When you open the matching dust jacket and book case, one of the first things you notice is the artwork by Diana Sudyka extends to the ends of the left and right jacket flaps.  The vibrant color palette surrounds you, giving energy to the living creatures and fungi featured.  We are taken into that moment depicted on the jacket and case.  We cannot wait to enter the pages within the body of the book after this gorgeous introduction.  The title text, fungi and creatures are varnished.

The opening and closing endpapers feature a rustic red covered in irregularly-shaped white elements.  These could be spores or perhaps we are very close to the mushrooms shown on the jacket and case with those same distinguishing marks.  The array of fungi on the title page extends across the gutter to the verso page.  The title text is above and the author and illustrator names are in the green expanse below.  In a frame with fungi growing from the edges, we find the dedication on the opposite page.

These images by this artist,

rendered in gouache watercolor and finished digitally,

are highly animated.  Spores fan out simulating their movement.  Tiny dotted lines show their paths.  Words like puff, plop, poof, and pee-ew are shown in realistic and exaggerated portrayals.  Fungi are all labeled in delicate handwriting.  When the narrative transitions, Diana Sudyka frames the initial illustration with an ornate oval border.

The pictures range in size from double-page illustrations to single-page visuals.  As the narrative grows more powerful, so do the images.  We are given huge panoramic scenes and breath-taking close-ups.  The attention to detail is superb.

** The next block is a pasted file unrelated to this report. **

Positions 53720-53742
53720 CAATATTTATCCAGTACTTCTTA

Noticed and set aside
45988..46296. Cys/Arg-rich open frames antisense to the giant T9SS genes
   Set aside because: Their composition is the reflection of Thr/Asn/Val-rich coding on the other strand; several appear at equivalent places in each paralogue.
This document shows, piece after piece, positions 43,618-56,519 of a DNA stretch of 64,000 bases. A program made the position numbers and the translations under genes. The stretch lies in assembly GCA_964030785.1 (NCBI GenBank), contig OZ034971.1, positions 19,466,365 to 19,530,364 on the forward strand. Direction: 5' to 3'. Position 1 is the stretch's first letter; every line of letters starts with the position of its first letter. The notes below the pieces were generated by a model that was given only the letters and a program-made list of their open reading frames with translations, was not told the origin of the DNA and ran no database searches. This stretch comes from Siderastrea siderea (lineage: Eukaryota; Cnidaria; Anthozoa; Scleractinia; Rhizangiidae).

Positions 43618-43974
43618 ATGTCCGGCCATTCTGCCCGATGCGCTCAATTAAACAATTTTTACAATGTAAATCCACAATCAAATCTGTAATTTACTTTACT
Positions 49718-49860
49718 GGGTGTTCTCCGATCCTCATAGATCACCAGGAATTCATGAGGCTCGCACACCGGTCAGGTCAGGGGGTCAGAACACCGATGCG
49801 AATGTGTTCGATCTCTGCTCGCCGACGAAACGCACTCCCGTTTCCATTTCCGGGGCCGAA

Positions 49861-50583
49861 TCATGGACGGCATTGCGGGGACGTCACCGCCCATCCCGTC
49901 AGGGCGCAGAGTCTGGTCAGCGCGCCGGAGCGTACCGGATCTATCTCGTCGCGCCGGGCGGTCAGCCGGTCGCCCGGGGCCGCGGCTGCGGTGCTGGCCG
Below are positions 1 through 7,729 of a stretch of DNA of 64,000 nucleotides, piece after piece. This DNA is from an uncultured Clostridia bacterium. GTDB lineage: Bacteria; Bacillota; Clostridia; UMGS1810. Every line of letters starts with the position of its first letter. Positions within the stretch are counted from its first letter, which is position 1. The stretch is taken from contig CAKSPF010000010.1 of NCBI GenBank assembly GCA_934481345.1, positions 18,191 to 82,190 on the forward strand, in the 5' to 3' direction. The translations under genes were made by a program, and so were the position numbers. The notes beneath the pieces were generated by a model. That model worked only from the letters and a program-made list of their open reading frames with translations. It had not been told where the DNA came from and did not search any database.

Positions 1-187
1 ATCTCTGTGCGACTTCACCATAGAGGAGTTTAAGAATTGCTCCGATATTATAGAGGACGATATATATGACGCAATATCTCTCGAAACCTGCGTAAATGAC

One of my many favorite illustrations is a double-page picture.  It is for the words:

Mushrooms SPROUT.

Parasols POP OUT.

Mushrooms fan,
spread their skirts.

A stump in ringed colors of gray and black supports rusty-gilled polypore, violet-toothed polypore and turkey tail shown in their rich hues.  Leaves and grass go along the bottom to the left.  There red and orange pinwheels open.  A frog takes cover under them.  Above them, on a large branch, are intricate pinwheel mushrooms that look like lace.

Whether you are hiker of forests or have never set foot in one, you will be enchanted by Fungi Grow written by Maria Gianferrari with illustrations by Diana Sudyka.  Among radiant images and magical words brimming with information, you will stroll again and again, amazed by fungi and their traits. At the close of the book are several pages of back matter, including a warning about never eating mushrooms found outside unless they are approved by a professional, a glossary, how fungi heal and help, fun fungi facts, fungi life cycle, sources, further reading for kids, additional resources, and blogs and websites. I highly recommend this title for your personal and professional collections.

To learn more about Maria Gianferrari and Diana Sudyka and their other work, please access their respective websites by following the link attached to their names.  Maria Gianferrari has accounts on Facebook, Instagram, and Twitter.  Diana Sudyka has accounts on Facebook, Instagram, and Twitter.  At the publisher's website, you can view the open jacket and interior images.